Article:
An article from

'The Topographical, Statistical, and Historical Gazetteer of Scotland'

Published by A.Fullarton and Co. - 1848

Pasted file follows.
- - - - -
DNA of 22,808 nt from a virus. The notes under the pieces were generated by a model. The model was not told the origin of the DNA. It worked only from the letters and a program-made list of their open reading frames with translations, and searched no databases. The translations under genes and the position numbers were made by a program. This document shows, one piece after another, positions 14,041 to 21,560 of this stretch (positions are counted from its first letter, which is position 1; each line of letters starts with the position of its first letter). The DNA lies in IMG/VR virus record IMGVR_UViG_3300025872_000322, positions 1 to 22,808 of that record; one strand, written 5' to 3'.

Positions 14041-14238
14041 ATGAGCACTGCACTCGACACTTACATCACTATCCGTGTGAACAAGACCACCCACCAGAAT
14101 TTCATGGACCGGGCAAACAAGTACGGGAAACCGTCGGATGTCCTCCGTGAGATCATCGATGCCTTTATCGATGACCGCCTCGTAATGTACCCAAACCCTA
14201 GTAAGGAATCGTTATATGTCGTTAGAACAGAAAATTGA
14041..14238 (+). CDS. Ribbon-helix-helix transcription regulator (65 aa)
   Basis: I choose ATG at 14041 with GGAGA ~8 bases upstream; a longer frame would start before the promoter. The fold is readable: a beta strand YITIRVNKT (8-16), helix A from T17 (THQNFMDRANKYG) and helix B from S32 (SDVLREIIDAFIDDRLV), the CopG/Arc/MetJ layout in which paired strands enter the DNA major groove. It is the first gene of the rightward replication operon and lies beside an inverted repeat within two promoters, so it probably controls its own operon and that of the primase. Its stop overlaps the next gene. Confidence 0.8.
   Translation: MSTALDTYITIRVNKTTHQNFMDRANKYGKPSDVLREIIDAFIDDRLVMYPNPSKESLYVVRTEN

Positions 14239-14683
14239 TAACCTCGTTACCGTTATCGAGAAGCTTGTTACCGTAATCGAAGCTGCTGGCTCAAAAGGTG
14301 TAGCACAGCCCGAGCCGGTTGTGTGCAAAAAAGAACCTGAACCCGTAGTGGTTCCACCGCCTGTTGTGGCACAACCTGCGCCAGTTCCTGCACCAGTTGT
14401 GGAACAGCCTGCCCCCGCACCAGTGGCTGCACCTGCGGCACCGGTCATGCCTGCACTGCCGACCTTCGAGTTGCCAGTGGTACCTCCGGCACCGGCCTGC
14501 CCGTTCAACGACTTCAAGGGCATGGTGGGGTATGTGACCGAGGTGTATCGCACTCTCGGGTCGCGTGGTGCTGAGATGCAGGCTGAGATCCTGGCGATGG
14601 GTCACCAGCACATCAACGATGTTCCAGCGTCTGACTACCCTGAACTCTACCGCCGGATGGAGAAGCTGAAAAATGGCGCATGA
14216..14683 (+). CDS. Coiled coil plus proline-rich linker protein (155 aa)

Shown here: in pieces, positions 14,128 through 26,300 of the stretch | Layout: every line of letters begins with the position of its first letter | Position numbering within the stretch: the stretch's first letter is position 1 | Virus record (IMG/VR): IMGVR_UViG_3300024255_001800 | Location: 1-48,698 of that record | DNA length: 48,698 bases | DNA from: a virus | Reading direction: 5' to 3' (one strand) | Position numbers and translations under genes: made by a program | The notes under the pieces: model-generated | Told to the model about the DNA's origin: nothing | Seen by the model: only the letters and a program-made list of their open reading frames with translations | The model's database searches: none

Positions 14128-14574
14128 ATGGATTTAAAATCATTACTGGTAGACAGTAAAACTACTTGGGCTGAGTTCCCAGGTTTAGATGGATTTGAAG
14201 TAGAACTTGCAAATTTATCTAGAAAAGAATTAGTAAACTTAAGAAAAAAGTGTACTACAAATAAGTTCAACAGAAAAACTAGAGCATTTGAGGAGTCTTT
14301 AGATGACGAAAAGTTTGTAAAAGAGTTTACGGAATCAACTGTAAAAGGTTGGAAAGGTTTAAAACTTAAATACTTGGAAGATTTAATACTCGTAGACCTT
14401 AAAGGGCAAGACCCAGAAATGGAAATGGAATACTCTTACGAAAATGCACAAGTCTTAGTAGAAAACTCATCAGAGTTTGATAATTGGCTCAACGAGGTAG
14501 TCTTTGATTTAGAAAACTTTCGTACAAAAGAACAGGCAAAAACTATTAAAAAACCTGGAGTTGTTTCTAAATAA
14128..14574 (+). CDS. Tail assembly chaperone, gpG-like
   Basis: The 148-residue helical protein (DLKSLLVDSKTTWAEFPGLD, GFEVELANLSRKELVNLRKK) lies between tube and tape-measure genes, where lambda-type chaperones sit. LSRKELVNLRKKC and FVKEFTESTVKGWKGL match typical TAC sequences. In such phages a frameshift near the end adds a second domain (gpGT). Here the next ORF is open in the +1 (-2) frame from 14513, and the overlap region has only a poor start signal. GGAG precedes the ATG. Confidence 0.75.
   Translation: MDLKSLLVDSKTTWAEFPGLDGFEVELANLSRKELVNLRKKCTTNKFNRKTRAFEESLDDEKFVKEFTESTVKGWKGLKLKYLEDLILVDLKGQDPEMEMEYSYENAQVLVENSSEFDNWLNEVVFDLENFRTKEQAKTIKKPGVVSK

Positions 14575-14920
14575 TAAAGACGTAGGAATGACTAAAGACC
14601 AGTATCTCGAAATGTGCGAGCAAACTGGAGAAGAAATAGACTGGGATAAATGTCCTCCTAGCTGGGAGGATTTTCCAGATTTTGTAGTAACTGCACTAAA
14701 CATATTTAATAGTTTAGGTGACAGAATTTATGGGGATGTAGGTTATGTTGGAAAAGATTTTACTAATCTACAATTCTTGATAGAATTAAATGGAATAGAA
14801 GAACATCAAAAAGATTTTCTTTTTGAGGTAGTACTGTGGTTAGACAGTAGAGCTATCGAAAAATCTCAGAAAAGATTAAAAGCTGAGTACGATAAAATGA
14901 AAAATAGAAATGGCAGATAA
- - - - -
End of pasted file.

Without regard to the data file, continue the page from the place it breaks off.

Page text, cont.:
COYLTON, or Coylston, a parish in the district of Kyle, Ayrshire. It is bounded on the north by the parish of Ayr; on the east by Ochil; on the south by Dalrymple; and on the west by Dalrymple and Ayr. It stretches from the Doon to Ayr water; and is 7 miles in length, and about 2 in average breadth. Its surface is in general flat; though, at one point toward the south, it rises to a gentle elevation. The holms near the rivers Ayr and Coyl are fertile and dry, and most other parts of the parish have a clayey and productive soil. Coal, lime, and marl are abundant. Coyl water traverses the district from south-east to north-west, and falls into the Ayr. There are three lakes, the largest of which, Martnahaim, is a mile in length. The parish, and the stream which intersects it, are said, by tradition, to derive their name from a fabulous king, called Coilus, or Coil, who is reported to have been slain in battle, at Coylesfield, 5 miles south of Coylston, and buried at the parish-church. A large stone is still regarded as monumental of 'Auld King Coil.' There are, in this parish, several small villages, - thechief of which, Coylston, stands on Coyl water. Population, in 1801, 848; in 1831, 1,389. Houses 222. Assessed property, in 1815, 7,144. The parish, formerly a prebend, is in the presbytery of Ayr, and synod of Glasgow and Ayr. Patron, the Crown. Stipend 254 8s. 4d.; glebe 12. Schoolmaster's salary 30, with about 30 additional emoluments. There are 3 other schools.






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